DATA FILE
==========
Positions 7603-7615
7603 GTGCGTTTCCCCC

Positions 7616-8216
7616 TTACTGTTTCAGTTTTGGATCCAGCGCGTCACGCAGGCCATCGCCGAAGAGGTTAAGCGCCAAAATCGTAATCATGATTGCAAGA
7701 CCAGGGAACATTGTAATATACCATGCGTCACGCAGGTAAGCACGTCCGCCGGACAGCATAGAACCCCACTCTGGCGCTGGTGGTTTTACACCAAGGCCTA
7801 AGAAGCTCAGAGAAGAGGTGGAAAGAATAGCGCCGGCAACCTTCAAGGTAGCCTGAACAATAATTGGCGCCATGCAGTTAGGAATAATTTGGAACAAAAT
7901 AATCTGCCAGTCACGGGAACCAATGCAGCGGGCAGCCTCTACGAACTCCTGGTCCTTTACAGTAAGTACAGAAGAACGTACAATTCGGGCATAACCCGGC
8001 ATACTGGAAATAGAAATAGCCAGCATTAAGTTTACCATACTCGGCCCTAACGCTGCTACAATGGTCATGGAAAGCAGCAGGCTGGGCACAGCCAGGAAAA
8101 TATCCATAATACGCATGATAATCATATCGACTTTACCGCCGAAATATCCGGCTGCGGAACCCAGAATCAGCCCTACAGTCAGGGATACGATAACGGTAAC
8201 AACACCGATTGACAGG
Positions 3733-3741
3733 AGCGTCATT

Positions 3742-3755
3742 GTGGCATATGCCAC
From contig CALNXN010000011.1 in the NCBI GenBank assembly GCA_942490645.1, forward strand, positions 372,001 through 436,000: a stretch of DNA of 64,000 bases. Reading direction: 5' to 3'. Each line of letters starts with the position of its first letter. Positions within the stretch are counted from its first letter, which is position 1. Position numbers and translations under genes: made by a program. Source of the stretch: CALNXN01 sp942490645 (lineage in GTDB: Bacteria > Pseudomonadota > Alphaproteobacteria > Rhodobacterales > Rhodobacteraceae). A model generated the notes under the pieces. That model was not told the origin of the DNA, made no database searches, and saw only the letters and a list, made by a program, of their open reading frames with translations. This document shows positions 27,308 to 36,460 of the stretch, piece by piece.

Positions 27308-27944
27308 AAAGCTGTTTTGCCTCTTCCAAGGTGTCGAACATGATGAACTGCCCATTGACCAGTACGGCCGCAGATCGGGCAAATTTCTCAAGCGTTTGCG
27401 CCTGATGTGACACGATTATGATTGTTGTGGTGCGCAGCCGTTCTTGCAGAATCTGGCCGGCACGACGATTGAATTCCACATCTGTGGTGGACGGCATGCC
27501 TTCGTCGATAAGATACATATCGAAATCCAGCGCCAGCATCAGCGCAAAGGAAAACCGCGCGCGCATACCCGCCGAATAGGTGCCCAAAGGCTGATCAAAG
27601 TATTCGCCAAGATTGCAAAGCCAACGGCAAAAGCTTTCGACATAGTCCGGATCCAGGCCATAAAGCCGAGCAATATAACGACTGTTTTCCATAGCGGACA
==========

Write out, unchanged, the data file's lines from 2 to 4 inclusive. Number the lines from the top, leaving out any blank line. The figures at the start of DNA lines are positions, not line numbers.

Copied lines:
7603 GTGCGTTTCCCCC

Positions 7616-8216
7616 TTACTGTTTCAGTTTTGGATCCAGCGCGTCACGCAGGCCATCGCCGAAGAGGTTAAGCGCCAAAATCGTAATCATGATTGCAAGA